This is the 4th part in an ongoing series about being diagnosed as autistic at the age of 42.
Mourning the Loss
Eventually reality set in. I’m autistic.
Not the happy “Yay! I’m different! I’m unique! I’m special!” autistic.
More like “Holy crap . . . I’m defective . . disabled . . . challenged . . . never going to get any better” autistic.
This was when the mourning began. Once the bright shiny new this-explains-everything stage wore off, I started thinking about the other side of being autistic. I wasn’t going to “outgrow” my social awkwardness. I wasn’t going to wake up one day and suddenly have a balanced emotional life. The challenges I faced weren’t imagined and they weren’t going to magically disappear. They were with me for life.
This is me. This is always going to be me. Forever.
Talk about hard realizations.
The questions that arose were mostly variations of “how would my life have been different if I wasn’t autistic?” As I tried to envision taking away this or that autistic part of me, it became obvious that Asperger’s was responsible for a lot more than what makes me weird. It’s responsible for many of my strengths, too. Take it away and I’m no longer me.
That person I was mourning? She doesn’t exist.
Mourning the Loss
- Don’t be afraid to acknowledge your anger, disappointment, sadness or other negative feelings.
- Recognize your strengths along with your weaknesses.
- You’ve always been autistic and always will be. However, that doesn’t mean you can’t work on learning social skills, developing coping mechanisms or changing your lifestyle/environment in ways that support you.
Healing the Child (or Younger Self)
Growing up undiagnosed is hard. There is a lot of pain that comes from knowing that you’re different but not knowing why. Asperger’s gave me an explanation, but more importantly it gave me a starting point for healing that scared, confused kid inside me.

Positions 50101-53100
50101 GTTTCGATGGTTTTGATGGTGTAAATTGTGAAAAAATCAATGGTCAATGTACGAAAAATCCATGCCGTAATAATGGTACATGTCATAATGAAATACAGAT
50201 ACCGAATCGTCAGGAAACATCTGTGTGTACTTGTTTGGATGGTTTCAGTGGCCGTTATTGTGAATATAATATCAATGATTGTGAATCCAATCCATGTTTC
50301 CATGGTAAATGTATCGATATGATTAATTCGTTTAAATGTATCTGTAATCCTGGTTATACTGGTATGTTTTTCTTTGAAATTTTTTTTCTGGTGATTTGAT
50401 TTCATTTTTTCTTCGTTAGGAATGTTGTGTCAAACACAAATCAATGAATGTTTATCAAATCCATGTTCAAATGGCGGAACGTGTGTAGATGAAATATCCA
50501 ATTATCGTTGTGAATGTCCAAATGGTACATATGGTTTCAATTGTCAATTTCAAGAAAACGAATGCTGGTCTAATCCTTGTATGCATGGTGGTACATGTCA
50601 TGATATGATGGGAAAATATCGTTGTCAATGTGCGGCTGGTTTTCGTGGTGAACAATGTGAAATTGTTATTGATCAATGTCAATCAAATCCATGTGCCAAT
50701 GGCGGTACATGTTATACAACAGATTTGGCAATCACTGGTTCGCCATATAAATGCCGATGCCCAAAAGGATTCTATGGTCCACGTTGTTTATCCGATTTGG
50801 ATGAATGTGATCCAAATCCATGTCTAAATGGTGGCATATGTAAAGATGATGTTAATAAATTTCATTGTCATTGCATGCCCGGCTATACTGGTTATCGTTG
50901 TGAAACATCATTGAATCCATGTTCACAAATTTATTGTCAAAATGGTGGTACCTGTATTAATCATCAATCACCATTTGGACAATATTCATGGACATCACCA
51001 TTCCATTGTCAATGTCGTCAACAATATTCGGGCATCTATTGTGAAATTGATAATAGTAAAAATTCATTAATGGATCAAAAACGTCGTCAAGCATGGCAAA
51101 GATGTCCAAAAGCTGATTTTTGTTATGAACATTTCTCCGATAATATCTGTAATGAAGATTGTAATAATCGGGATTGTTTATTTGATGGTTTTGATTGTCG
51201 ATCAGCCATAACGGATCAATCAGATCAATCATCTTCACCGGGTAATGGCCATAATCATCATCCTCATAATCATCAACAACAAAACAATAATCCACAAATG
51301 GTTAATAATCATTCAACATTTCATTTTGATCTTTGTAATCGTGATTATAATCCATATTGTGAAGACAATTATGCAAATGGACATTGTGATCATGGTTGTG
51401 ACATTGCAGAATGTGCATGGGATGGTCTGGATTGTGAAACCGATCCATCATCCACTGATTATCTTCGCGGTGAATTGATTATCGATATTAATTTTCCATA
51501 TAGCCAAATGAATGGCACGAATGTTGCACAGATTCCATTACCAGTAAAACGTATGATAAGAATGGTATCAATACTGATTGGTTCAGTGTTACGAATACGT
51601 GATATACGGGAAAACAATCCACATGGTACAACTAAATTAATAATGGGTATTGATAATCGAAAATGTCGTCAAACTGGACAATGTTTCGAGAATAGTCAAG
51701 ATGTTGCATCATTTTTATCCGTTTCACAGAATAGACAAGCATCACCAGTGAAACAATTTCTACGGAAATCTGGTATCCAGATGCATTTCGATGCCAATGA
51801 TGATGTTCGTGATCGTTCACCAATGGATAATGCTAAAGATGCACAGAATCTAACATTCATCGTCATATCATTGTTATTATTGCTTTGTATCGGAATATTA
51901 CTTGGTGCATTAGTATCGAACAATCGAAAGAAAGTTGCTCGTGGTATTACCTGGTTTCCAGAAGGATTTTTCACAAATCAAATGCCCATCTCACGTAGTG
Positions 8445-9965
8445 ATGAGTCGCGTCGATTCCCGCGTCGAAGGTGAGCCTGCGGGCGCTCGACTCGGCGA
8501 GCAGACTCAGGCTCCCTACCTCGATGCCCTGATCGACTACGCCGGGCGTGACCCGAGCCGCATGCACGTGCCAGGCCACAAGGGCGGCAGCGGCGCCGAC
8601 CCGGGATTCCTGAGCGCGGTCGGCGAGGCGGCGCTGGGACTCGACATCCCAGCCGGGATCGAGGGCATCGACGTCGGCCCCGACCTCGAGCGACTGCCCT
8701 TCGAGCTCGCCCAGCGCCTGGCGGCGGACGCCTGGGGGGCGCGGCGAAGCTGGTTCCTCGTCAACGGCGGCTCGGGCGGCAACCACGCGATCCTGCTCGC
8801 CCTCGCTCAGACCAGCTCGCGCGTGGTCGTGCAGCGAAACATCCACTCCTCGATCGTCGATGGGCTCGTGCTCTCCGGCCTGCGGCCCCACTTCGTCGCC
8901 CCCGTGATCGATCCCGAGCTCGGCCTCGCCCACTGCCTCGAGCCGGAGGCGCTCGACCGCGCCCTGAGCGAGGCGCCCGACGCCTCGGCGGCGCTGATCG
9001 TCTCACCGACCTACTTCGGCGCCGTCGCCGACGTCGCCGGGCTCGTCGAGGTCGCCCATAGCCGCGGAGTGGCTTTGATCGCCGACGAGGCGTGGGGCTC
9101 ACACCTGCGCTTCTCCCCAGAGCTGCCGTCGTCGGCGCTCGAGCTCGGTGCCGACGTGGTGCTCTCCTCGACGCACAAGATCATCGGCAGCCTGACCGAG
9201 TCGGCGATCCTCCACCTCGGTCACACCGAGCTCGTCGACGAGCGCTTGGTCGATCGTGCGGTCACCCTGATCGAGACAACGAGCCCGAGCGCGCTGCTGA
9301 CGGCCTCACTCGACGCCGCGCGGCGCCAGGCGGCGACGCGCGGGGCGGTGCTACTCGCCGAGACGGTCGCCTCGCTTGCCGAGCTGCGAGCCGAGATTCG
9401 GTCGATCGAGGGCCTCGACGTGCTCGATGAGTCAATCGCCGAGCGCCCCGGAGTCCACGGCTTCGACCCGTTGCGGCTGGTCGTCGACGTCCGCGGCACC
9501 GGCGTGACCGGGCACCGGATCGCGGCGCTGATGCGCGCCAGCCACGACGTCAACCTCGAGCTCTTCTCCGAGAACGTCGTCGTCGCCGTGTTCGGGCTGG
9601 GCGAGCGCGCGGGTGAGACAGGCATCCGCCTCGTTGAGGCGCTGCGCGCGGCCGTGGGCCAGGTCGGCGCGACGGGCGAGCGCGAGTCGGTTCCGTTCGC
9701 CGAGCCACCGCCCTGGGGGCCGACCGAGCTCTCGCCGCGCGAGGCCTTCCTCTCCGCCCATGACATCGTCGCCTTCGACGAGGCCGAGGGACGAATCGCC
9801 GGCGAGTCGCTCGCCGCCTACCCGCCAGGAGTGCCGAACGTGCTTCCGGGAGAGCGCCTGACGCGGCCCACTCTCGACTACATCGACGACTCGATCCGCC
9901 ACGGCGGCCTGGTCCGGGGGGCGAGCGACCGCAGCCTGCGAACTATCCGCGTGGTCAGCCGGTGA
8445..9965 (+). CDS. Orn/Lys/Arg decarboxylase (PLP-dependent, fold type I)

As I worked back through the more difficult aspects of my childhood, I felt like I was somehow mothering my younger self–revisiting each moment, looking at it in a new light and telling that younger version of me that it wasn’t my fault, that I’d done the best I could, that to expect more from me in the absence of support would have been unreasonable.
I wasn’t “obviously” autistic as a child–girls manifest ASD traits differently than boys in many cases and Asperger’s didn’t exist as a diagnosis in the 1970s.
I was, however, a handful. I was overly smart, easily bored, very curious and constantly in motion. Consequently, I got a lot of guidance from adults on how to behave properly. This reined in my more problematic behaviors, but it also made me feel like I was forever in danger of doing something “wrong,” especially when I “wasn’t trying hard enough.”
Being able to look back at my childhood and see that my behaviors were a result of my brain chemistry and not a result of “not being good enough” allowed me to begin to heal some of those lingering insecurities.
Learning more about Asperger’s helped me understand that I was bullied not because I was weird, but because I was socially inept. Reading about selective mutism gave me an explanation for my largely silent elementary school years–the ones where I never spoke in class unless forced to. Finding information about how ASDs manifest in girls shed light on why I had so much trouble maintaining friendships.
Each new bit of information absolved me of some perceived failure as a child and helped me begin healing some very old wounds.
- Learning more about Asperger’s/autism in children can help you understand challenges you faced in childhood.
- As an adult, you can choose to forgive the people in your life who hurt you as a child.
- It may help to imagine your adult self sharing your new information with your child self as a way to offer comfort or explanations for unhealed childhood wounds.
- If you find yourself having distressing reactions that are difficult to cope with, consult with a mental health professional or a trusted friend/mentor for help.
Coming next: Self-Diagnosis or Professional Diagnosis